Volunteers who successfully secured Local Nature Reserve (LNR) status for a city woodland continue to work to ensure use for future generations.

It follows the granting of LNR designation for Pelaw Wood, in Durham, announced in November.

Durham County Council secured the declaration for the 40-acre wood, covering much of the Gilesgate side of the River Wear, opposite the city Racecourse.

The status will help the council to protect the newly officially-titled Pelaw Wood Local Nature Reserve from any future development.

Read more: Work parties making Pelaw Wood in Durham more accessible for visitors

It is also hoped it will help promote the area as somewhere members of the public can enjoy for years to come.  

Councillor Mark Wilkes, the council cabinet member for neighbourhoods and climate change, said: “Pelaw Wood Nature Reserve is a beautiful woodland, and we want to make sure that everyone who lives nearby can make the most of this stunning scenery.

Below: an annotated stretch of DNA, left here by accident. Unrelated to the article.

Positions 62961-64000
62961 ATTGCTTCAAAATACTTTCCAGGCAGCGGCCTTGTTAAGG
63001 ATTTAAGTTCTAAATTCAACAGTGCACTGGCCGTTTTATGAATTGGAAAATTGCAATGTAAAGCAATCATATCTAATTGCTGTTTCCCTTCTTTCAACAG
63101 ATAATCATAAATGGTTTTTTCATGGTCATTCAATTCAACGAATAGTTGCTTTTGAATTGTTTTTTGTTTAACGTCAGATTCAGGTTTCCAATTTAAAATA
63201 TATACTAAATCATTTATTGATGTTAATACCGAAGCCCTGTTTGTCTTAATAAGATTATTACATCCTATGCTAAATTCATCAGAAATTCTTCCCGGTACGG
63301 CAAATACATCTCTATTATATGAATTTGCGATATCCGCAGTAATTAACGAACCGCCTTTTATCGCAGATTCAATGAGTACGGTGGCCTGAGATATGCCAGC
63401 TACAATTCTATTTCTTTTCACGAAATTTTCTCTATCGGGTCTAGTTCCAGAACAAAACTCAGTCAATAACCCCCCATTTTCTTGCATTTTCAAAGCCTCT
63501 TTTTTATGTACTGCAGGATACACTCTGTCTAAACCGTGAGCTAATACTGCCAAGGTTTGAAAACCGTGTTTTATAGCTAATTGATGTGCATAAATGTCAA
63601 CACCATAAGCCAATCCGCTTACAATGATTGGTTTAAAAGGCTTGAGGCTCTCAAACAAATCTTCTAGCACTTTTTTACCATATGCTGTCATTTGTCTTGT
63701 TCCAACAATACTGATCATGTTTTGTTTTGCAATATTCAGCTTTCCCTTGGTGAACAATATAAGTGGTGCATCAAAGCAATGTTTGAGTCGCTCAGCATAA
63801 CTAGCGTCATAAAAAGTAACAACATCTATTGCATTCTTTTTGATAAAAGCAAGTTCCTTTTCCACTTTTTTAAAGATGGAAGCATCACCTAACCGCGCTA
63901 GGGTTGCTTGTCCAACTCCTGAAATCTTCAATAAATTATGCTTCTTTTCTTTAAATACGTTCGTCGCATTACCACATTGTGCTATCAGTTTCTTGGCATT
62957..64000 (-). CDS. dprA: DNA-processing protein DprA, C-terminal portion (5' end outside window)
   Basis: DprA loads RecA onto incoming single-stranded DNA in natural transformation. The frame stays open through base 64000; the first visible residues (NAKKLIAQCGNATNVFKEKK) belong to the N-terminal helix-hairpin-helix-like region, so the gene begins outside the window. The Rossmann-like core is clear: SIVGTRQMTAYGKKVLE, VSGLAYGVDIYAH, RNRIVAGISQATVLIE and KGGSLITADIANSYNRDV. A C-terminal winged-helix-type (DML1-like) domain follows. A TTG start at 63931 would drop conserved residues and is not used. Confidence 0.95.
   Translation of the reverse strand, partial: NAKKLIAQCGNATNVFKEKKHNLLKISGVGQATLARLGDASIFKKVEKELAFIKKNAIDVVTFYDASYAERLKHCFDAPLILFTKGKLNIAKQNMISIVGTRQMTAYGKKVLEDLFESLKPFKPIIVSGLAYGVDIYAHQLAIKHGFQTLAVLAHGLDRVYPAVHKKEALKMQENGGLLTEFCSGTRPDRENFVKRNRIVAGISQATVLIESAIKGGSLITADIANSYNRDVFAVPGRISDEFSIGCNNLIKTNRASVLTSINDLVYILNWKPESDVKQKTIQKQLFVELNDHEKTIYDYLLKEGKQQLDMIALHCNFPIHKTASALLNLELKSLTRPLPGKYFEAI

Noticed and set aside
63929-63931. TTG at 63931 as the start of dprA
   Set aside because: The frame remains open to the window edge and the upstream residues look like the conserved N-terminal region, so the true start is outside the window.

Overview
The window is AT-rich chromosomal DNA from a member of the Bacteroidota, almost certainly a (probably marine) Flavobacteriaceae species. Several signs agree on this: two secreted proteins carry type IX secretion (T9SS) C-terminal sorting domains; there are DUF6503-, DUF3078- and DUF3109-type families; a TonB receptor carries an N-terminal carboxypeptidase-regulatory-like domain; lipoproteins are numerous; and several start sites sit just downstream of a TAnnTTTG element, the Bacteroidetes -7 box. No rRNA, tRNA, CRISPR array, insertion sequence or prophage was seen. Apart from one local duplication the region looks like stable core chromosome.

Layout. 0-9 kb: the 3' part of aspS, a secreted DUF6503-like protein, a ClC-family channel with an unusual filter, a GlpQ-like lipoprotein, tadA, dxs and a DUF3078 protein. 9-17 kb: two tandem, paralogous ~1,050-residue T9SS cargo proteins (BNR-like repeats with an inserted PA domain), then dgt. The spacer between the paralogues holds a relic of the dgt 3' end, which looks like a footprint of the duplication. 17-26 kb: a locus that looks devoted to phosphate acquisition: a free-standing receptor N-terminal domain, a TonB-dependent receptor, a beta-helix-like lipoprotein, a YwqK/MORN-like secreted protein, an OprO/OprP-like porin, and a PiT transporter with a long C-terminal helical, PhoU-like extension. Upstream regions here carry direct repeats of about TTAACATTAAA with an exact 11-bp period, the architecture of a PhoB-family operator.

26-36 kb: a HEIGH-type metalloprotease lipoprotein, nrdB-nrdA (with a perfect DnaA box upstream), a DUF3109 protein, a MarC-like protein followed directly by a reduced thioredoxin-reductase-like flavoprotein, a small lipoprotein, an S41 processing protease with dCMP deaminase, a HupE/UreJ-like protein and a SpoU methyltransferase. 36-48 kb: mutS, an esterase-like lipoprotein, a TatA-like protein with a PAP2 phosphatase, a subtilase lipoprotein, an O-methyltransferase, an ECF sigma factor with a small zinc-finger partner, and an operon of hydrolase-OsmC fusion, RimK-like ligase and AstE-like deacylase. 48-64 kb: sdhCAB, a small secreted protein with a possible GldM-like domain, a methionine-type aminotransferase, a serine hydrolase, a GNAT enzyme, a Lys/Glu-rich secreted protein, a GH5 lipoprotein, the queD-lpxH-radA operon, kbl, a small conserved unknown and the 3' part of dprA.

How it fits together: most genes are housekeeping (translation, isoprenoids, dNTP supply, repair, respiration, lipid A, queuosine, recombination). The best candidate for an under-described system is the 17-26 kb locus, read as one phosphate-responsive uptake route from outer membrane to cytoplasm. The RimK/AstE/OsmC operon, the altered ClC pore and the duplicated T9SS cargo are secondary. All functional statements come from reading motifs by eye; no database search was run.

“Home to so many varieties of wildlife, we hope the designation will encourage local schools and residents to spend more time at the nature reserve.

“In doing so, I’m sure they will gain a new-found appreciation of the area while also feeling the benefits to their health and wellbeing of time spent enjoying the outdoors.”

Tony Ewin, chairman of the Friends of Pelaw Wood, said: “It is very gratifying that Pelaw Wood has been designated a Local Nature Reserve.

“This recognises the value accorded to this wood by the people of the neighbourhood.

Read next:

               Volunteers enjoy fresh air and fun in spring clean of woodland

               Friends plan to improve woodland

               Work progressing on Pelaw Wood restoration following major landslip on the banks of the River Wear, Durham

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“I would like to thank the council for its work in securing the designation.”

Members of the friends group stage work parties carrying out clearances and other tasks in the woods on the first Sunday of each month.

They meet by the notice board on St Giles Close, off Gilesgate Green, at 10.30am and usually spend about two hours in the woods, before retreating to the nearby Queen Head pub, at 12.30pm to discuss future tasks and projects.